UM Responders Look for Lessons in Tragedy

By UM News

UM Responders Look for Lessons in Tragedy

By UM News
Members of the University of Miami first response teams remind us of resources available and what to do if crisis hits.

The first text message came through as he drove to an important meeting off campus. It was from a friend and said only that a shooting had occurred at a high school in Parkland, Florida, a Broward County municipality about an hour’s drive north of Miami.

David Rivero, chief of the University of Miami’s 29-officer police force, hoped for the best—that injuries, if any, would be minor and that no one would perish.

But as details of Wednesday’s shooting at Marjory Stoneman Douglas High School emerged, Rivero learned the hard truth: another horrific shooting with mass casualties, this one allegedly carried out by an orphaned 19-year-old man with a troubled past who made his way inside the suburban school shortly before dismissal and proceeded down hallways, killing 17 people—students and teachers—and injuring at least 14 others with a semiautomatic AR-15 rifle.

“My son once played a baseball game at that school, and my daughter taught at nearby Coral Springs Middle School,” said Rivero. “We all knew kids who went there, so this really hit home.”

Like the Columbine High School massacre in 1999 and the Sandy Hook Elementary shooting in 2012, the Valentine’s Day shooting in Parkland—which now ranks among the most deadly in American history—not only kindled a range of emotions in Rivero and other UM officials but also made them reflect on preventive measures the University has initiated over the years to respond to and deal with potential incidents like Wednesday’s tragedy.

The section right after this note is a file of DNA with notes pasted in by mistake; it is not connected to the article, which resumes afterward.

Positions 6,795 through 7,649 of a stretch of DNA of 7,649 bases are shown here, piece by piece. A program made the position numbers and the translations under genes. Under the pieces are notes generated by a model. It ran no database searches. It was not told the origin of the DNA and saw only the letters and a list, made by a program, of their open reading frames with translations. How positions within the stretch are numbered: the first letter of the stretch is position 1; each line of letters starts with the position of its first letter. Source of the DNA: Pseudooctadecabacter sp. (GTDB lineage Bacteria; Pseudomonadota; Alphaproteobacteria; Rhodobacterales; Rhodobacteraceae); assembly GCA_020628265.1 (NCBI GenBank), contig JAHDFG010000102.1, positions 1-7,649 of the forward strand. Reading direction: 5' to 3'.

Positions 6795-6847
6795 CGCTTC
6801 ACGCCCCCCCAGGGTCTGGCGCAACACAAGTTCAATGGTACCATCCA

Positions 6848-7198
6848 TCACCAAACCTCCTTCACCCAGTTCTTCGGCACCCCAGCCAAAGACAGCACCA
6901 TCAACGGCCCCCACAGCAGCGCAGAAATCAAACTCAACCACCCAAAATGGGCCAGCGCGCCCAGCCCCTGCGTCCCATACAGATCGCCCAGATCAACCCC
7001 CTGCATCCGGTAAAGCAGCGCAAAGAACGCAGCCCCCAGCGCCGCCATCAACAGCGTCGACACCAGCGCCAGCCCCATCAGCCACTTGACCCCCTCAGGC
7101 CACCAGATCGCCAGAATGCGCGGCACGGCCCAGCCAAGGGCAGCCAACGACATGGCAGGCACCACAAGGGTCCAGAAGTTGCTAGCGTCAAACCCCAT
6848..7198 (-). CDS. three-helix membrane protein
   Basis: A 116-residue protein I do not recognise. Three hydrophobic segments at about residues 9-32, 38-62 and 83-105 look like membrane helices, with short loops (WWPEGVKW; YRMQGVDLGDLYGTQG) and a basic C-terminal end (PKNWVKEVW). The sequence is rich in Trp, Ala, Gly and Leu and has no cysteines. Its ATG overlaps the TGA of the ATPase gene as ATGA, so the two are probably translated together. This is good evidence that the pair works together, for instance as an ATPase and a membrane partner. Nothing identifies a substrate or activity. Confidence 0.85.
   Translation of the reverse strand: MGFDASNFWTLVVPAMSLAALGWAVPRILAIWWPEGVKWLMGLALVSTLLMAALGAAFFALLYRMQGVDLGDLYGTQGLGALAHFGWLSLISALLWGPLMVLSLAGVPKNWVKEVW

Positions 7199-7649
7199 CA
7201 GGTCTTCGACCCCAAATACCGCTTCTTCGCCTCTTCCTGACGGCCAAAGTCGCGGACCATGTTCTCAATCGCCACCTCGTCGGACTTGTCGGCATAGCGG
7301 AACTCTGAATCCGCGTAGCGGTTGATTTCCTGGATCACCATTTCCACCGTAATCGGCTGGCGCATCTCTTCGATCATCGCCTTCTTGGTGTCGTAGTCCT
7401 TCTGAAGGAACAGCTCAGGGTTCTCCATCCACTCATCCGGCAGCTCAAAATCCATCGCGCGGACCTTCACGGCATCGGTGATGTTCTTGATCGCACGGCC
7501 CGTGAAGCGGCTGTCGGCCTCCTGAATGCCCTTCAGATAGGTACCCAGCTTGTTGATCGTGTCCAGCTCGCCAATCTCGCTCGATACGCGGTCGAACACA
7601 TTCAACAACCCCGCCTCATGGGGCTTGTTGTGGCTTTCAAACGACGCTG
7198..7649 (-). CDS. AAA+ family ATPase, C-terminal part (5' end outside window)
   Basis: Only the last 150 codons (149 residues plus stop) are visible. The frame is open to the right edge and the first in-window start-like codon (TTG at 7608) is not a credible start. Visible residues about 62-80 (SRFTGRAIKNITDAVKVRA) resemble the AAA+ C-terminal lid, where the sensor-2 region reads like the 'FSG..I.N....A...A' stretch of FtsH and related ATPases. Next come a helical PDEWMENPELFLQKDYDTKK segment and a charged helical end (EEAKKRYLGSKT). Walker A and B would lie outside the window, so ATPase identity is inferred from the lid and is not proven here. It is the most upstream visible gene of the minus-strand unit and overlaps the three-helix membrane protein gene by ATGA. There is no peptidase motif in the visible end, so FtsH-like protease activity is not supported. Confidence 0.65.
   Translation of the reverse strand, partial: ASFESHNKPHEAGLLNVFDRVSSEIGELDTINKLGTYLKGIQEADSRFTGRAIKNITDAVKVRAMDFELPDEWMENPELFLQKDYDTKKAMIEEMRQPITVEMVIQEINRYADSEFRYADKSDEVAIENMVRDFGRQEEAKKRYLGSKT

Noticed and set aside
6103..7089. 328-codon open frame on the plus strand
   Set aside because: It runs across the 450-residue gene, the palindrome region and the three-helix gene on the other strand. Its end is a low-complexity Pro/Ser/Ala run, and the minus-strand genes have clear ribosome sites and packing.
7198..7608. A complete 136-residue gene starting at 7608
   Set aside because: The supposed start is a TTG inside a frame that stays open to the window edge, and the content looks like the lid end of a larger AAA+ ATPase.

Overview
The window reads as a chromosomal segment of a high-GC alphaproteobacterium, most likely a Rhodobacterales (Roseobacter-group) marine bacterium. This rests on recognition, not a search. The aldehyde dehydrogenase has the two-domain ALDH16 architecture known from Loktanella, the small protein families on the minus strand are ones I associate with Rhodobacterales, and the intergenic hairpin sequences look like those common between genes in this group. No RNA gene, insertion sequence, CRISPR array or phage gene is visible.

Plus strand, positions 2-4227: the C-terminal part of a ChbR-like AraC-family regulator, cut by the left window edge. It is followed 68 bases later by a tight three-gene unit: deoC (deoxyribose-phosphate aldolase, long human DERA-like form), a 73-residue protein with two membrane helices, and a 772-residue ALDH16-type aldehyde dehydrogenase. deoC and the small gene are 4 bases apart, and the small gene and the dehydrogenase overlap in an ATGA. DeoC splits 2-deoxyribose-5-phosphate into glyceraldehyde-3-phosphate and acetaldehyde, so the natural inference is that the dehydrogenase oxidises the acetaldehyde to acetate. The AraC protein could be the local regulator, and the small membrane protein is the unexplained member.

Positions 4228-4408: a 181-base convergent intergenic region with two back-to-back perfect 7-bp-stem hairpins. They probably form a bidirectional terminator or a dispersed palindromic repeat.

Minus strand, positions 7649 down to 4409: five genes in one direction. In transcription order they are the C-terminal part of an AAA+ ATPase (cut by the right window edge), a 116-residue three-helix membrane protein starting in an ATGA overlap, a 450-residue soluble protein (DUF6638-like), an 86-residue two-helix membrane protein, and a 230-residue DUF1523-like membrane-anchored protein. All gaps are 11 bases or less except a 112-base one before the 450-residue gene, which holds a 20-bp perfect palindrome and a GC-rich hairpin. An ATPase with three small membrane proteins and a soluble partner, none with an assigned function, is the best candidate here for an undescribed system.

Rivero arrived at UM as chief of police in 2006, a year before the Virginia Tech shooting in which a senior at that institution shot and killed 32 people and wounded 17 others in two separate attacks. “I knew we couldn’t sit back and wait,” said Rivero. “We needed to be proactive.”

So he and the senior officers in his department initiated shelter-in-place protocols for the UM community to follow in the event of incidents like Wednesday’s, stressing that people should flee if possible and fight as a last resort.

“This is why we have our Emergency Notification Network (ENN), so we can rapidly notify the University community about life threatening emergencies which have impacted or may impact our campuses,” said Matthew Shpiner, director of emergency management. He noted the regular drills of UM’s ENN utilize text messages, automated phone calls, emails, campus phones, and indoor public address systems, among other methods.

A well-trained police force is also critical should a mass shooting occur, said Rivero. From advanced weapons and grappling tools to ballistic shields and helmets, all UMPD officers carry in their vehicles the equipment they need to stop an active shooter. “Getting through that door is the most important thing we ask our cops to do,” he said. “So we practice mustering up, responding quickly and breaching doors.”